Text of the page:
• That is right Joe, but Paul Krugman is really coming around. Great for the cause as he gets on major media at will.

  17. The analysis is pretty standard stuff. The questions this argument raises in my mind are:

    1. Should the government be such a significant driver of private economic activity for an extended period of time?
    2. What distortions are introduced into the economy by having the government play such a significant role?
    3. What happens to this argument if the assumption of price stability is removed?
    4. What is the ratio of government spent versus GDP generated? Is it diminishing with larger debt loads?

  18. It’s not any kind of political priority at the moment, but it does matter that Paul Krugman, especially, continues to peddle large chunks of the neoclassical paradigm – even though the chunks he peddles are the less-obnoxious chunks. Krugman touts the Hicks IS/LM model as “Macro-101” and a near-perfect guide to the crisis. According to Bill Mitchell and also, (I think), Steve Keen, IS/LM is an obstacle to understanding the crisis. Paul Krugman still wants to keep his privileged place in the gentlemen’s club of mainstream, big-time economics. He likes the fact (evidently, since he doesn’t say otherwise) that the general public thinks his “nobel prize” has the same kind of scientific prestige as the ones for chemistry and physics. He doesn’t tell anyone that it’s awarded by a cabal of neoliberal Swedish bankers who answer to no one and can therefore use any criteria they choose. They have no connection at all with the real Nobel committee in Oslo.

    I’m all for a united front among MMT, Baker and Krugman. It is very exciting to hear Dr. Kelton along with Paul Krugman today. And since she is one of the movement’s most articulate spokespersons, we have reason to hope that positive audience responses like the ones in this column will lead to good ratings and more appearances. But the mainstream academic economists have a lot to answer for in the long run. The worst among them are not just wrong, they are dishonest and morally corrupt. I’ll go along with Krugman and name Glenn Hubbard as a good, or rather a very bad, example. Hubbard and others like him take money in exchange for their endorsement of economic ideas and policies favorable to the plutocracy. The movie “Inside Job” details his and several other top economists’ sickening records on this score. Now is not the time – we have other, much bigger, fish to fry right now – but a time will come when scores like this should be settled.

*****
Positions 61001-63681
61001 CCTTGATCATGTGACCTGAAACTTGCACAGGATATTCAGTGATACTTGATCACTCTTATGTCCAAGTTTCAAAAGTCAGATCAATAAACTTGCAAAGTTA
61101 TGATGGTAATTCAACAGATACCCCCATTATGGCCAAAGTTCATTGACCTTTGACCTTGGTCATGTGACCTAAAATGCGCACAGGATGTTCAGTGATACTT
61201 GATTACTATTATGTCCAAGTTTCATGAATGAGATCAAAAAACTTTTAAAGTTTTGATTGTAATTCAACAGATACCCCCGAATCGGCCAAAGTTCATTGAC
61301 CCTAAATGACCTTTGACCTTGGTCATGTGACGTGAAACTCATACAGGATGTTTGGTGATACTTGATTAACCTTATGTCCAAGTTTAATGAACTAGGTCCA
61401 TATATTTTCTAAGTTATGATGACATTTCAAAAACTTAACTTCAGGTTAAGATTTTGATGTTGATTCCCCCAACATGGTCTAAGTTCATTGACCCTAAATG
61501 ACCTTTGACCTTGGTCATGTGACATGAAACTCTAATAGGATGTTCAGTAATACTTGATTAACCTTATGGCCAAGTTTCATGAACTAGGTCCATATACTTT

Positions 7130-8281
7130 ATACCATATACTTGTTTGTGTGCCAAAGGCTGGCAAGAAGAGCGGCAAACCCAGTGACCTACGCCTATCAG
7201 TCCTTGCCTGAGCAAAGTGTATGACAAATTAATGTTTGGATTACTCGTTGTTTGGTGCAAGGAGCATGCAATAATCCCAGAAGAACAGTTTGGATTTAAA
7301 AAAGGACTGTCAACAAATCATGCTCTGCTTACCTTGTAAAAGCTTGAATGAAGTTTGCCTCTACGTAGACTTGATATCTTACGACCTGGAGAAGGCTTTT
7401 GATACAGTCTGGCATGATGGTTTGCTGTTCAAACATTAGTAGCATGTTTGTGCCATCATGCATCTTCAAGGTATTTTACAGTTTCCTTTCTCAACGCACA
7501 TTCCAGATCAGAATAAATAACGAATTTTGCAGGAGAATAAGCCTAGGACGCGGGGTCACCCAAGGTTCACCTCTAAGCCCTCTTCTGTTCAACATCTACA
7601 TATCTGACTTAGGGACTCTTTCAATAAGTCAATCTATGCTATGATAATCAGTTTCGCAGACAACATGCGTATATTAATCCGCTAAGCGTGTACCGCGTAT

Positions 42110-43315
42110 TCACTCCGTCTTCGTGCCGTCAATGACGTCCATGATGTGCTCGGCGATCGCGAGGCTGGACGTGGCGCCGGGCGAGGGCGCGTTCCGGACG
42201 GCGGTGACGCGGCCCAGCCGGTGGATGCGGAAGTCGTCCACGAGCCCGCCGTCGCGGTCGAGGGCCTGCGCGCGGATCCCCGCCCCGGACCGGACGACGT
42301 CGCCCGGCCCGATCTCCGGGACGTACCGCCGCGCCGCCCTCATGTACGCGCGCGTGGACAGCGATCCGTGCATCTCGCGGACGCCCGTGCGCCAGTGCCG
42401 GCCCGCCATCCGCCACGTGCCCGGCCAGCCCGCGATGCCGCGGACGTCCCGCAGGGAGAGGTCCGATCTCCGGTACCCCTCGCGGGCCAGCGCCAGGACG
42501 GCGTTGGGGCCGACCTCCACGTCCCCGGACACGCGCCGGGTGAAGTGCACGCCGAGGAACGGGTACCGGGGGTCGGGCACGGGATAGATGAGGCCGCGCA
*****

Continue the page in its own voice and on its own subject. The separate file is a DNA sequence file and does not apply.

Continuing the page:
19. @Smokey

    I don’t see anyone else answering your specific questions about Medicare and Social Security funding, so I’ll take a swing. BTW, James Galbraith is indeed an excellent source on this. But here’s the short version:

    There is no need to pre-fund retirement benefits in the first place. The U.S. is the only big country that even has a “trust fund” for these purposes. The best way to understand Social Security is as an inter-generational transfer payment. Working-age people transfer real goods and services to retirees, disabled people and victims of personal tragedies through the intermediation of benefit checks. The trust fund doesn’t add anything to the government’s ability to spend this money or cut these checks. From the beginning, the trust fund has always been a political prop for the program – FDR made it look like the payroll tax funded the checks so that conservative-minded people would accept Social Security. The reality is that one tax is just like any other tax – it functions to reduce the purchasing power of the person or entity being taxed. A government that issues its currency by fiat has no need to “save” bundles of it for any future purpose. From the point of view of the government, the exercise is meaningless.

    From the point of view of participants in the real economy, of course, it is anything but. The payroll tax reduces workers’ purchasing power, and so exerts a contractionary effect on the economy as a whole. People have less money to spend on goods and services. Companies have less money for expansion. This effect may be counteracted by lowering other taxes or by running a budget deficit. But as it is implemented today, payroll taxes are deeply regressive. High-income people and people like Mitt Romney, who make all their money from capital gains, hardly notice this tax. Its regressiveness even embarrassed Ronald Reagan, who agreed to reduce its effect on the working poor through the earned income tax credit, but this just means that the tax falls most heavily on higher-skill, better-paid workers who manage to get a bit closer to six-figure salaries.